So, it is interesting that somebody at Famous Studios–the successor to Max Fleischer’s studio, now run entirely by Paramount Pictures–remembered Cab and his hi-de-ho.
The Babysitter (1947) was one of the last of the “Little Lulu” cartoons, based on the character that Marge (Marjorie Henderson Buell) drew in panel cartoons that appeared in the “Saturday Evening Post”. And it seems to have been pointing the way towards the kind of cartoon that would feature Little Audrey the next year and onward.
Lulu is trying to baby-sit an obnoxious brat of a boy and in the process, gets knocked out. In he dream, she is chasing this boy through a stylized Manhattan, and into the Stork Club–where, it turns out, a Cab Calloway caricature is leading the orchestra.
And it turns out that, after all, Cab Calloway was not through with animation after he did the three shorts for Max Fleischer.
Sensations of 1945 (1944) was an attempt to re-do the kind of musical that Eleanor Powell had done during her tenure at Metro-Goldwyn-Mayer–light in plot, but with lots of singing and dancing to keep the customers satisfied.
Leo had let Powell go, after she had done what almost amounted to a cameo in Thousands Cheer (1943). But somebody thought she still had “it”, and produced a film around her and a bevy of other entertainers–including Cab Calloway. Cab had a couple of feature numbers in the picture, and one of them also featured some animation by an un-credited studio (though I think we can make an educated guess as to the identity of the animator).
The number was one that Cab had in his book for several years–“Mr. Hepcat’s Dictionary”, which was inspired by (or which may have inspired) a pamphlet attributed to Cab which defined “hipster” lingo.
Cab is sanding on a small stage, while his orchestra sits on a slightly larger one. There’s also a child actor, dressed up in a miniature version of what Cab is wearing.
And there is a big screen center-stage, on which is projected the image of a “hepcat”–a feline character, not a zoot-suiter.
Between verses of the song, Cab is making his signature moves–and the “hepcat” on screen is trying moves of his own.
Had this film been blessed with a higher budget, the scene might have been a glorious opportunity for more rotoscoping. I suspect that process was not used here — and if that isn’t McKimson animation… I don’t know what is (The film’s producer/director Andrew L. Stone hired Leon Schlesinger’s studio to produce a bit of animation in his previous film, Hi Diddle Diddle, also for UA. I think its safe to assume Leon was contracted to provide this as well).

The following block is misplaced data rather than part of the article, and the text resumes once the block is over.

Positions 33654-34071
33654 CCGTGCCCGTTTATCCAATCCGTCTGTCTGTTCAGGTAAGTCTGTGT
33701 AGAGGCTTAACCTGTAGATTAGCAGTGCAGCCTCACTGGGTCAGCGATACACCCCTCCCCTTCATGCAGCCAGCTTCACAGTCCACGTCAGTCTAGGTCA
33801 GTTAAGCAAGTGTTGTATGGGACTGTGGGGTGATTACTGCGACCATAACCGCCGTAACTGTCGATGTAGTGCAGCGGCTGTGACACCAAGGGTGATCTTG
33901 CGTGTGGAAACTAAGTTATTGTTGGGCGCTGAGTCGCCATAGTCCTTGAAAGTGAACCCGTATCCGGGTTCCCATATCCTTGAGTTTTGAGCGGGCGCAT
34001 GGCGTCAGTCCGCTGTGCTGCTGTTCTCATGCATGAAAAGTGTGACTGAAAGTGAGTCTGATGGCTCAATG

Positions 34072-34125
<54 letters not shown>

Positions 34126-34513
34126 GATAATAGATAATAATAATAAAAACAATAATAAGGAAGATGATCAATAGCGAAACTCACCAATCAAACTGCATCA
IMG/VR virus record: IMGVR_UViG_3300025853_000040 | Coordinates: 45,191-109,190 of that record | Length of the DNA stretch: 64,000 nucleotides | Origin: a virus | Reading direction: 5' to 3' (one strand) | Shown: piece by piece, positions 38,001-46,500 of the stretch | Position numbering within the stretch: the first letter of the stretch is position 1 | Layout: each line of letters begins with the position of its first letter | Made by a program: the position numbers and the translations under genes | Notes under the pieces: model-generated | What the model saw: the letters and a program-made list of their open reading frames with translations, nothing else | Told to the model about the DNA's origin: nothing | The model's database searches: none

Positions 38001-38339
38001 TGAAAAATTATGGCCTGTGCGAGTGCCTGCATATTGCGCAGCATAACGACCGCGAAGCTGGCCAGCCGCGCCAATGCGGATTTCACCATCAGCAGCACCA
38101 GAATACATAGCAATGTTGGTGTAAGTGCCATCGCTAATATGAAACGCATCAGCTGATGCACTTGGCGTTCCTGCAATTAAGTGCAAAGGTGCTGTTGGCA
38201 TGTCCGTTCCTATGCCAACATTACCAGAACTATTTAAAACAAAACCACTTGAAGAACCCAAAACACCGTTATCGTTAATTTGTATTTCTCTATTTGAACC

It’s a short number, and one can easily see where it might be sniped out from the print for those venues where local censors did not want scenes featuring African-American players to grace the black-and-white screens of their lily-white theaters.
The pic was released through United Artists, but it is usually seen today in a reissue print handled by that most extreme of bottom-feeders: Astor Pictures.
Cab Calloway never really retired. He always seemed to be popping up–here in a production of “Porgy and Bess”, where he played a character that was inspired by him in the first place; there cutting a soppy duet with his daughter Lael (“Little Child”),’ then again covering a monologue by journeyman country singer Buddy Starcher, detailing the parallels between Abraham Lincoln and John F Kennedy.
Even in the age of “disco”, Cab would be rediscovered yet again, showing that his hi-de-ho was, in fact, quite timeless.
And, in the early 1980’s, when the old “Betty Boop” cartoons that had featured him showed up on VHS, another new generation marveled at his moves, and wondered if Michael Jackson had stolen them.
Next Week: Felix Keeps On Walking